The Future of Greece

Some of the best-known Greek academic economists have written an op-ed in advance of the new elections – read it here.

31 replies on “The Future of Greece”

Why on earth is anyone with a brain listening to this constant babble about voters facing some kind of existential choice between voting to stay in the Euro or returning to the Drachma and disaster?

None of the three leading parties are saying the will leave the Euro. Not one.

Being forced out of the Euro for ‘voting the wrong way’ is another matter. That will be the actions of what politicians (and those pulling their strings) in core Ez countries take but obviously, dressed up as something else.

Keep pressing the fear button guys. Fu€k democracy.

It appears that most of those supporting Syriza want to stay in the Euro but they want everyone else to pay for a return to pre-blowout ‘business-as-usual’ as PASOK used to run it. That’s not on offer.

It is also greatly encouraging to see these economists present the case for structural reform:
“The EU must also help Greece achieve immediate structural reforms to radically improve the ease with which business can be conducted, and to reduce tax evasion, eradicate corruption in procurement and liberalize the labor and product markets. It must do all this while also ensuring supervision over Greece by competition authorities, improving efficiency in its justice system and health sector, and opening access to its artificially closed markets in transportation, pharmaceuticals and engineering, among others.”

I doubt we will ever see the day when their counterparts in Ireland make the same case as effectively and forcefully (focusing on the relevant practices and sectors). All we get is the ‘three monkeys’ routine.

In the opening paragraph:

“Stay in the euro or commit fiscal suicide with a return to the drachma”
The paywall is blocking the rest, but I get the drift.

Who is going to force who to abandon the euro? Below is one possible sequence of events. Grexit requires certain choices to be made by both Greece and the Troika… but the choices seem to have a certain inevitability about them.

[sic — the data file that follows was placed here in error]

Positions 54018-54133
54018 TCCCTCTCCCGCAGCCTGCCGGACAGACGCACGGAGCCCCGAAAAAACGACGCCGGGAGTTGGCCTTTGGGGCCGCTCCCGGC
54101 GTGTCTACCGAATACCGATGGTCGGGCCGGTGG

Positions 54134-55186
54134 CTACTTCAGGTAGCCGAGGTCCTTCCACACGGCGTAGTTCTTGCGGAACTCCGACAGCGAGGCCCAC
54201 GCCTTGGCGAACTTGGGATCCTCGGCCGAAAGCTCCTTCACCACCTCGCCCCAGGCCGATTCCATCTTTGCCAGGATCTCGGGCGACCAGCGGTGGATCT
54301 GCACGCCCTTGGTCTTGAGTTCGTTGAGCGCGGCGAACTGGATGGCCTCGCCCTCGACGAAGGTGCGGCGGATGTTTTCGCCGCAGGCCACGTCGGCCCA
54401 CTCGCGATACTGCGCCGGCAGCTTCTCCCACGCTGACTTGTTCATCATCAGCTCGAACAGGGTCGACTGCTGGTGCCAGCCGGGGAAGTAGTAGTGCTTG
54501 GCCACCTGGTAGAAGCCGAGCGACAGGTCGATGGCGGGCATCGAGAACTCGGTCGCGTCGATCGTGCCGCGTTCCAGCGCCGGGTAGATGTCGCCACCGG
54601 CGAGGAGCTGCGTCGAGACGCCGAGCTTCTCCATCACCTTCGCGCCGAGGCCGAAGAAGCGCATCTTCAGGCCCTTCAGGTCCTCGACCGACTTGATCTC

1. Greece and Troika fail to agree new loans => a joint failure to agree.
2. Greece defaults on exisiting loans => A Greek decision, since arguably they could continuing servicing loans by going without food.
3. Greek bonds worth next-to-nothing => Greek banks insolvent and no longer eligible for ECB ELA
4. ECB witholds ELA => An ECB decision, after all they could break their own rules and provide ELA to Greece regardless, and just take their chances with Germany, Finland, Holland etc
5. No euros left in Greek banks. “ATMs run dry” armageddon has arrived!
6. Greek government unable to pay day-to-day expenses, salaries etc.
6. Greek government re-introduces Drachma to pay day-to-day expenses and restore banking system. => A Greek decision, since presumably they could choose instead to live without money.

The Peripheral function is to transfer the remaining scarce capital(see oil & gas) to the core……. as long as we can continue to do this the Euro will keep on going much like a Duracell bunny.

LGV construction needs a huge amount of Diesel or 100,000 men with picks and shovels

How do you get that Euro symbol thingy up there ?
I was told once but somehow forgot.
I would like to know before it becomes a obsolete computer function.

@Paul Hunt

The article is fairly weak sauce (search for the headline on Google News to avoid the paywall), it does not even mention Syriza and it contains some frankly risible tripe about how structural reforms (cutting wages, privatization, gangsta capitalist friendly stuff) will help Greece escape the flaws of EMU while domestic demand remains choked by the austerity necessary to transfer more money back to the core banking system and speculators.

These reforms are absolutely necessary to develop a dynamic export- and quality-oriented productive sector in Greece.

It is to laugh.

You can read Kevin O’Rourke’s recent posting Scary Eurozone pictures, industrial production versionto see how likely it seems that manufacturing capacity will be going anywhere except Germany.

German capitalists really have played a good game, and we have plenty of people in Ireland playing for them, many under the delusion that what works for Germany in exploiting EMU will work for us in recovering from it.

Will ejecting Greece from the euro knacker rescue funds (efsf/esm)? i.e. the notion that states accessing funds might exit the euro increases the creditors/guarantors risk sharply.


re Weidmann interview:


Ian Paisley in his prime could hardly be more trenchant or anti-Greek.

A…..Credit-financed excessive demand was part of the problem, for example when we talk about the housing boom in Spain.
Q. Financed by German banks.
A. Financed by whoever. I am not discussing the question of who is to blame. I am saying this is an unsustainable situation.

Note: “I am not discussing the question of who is to blame.”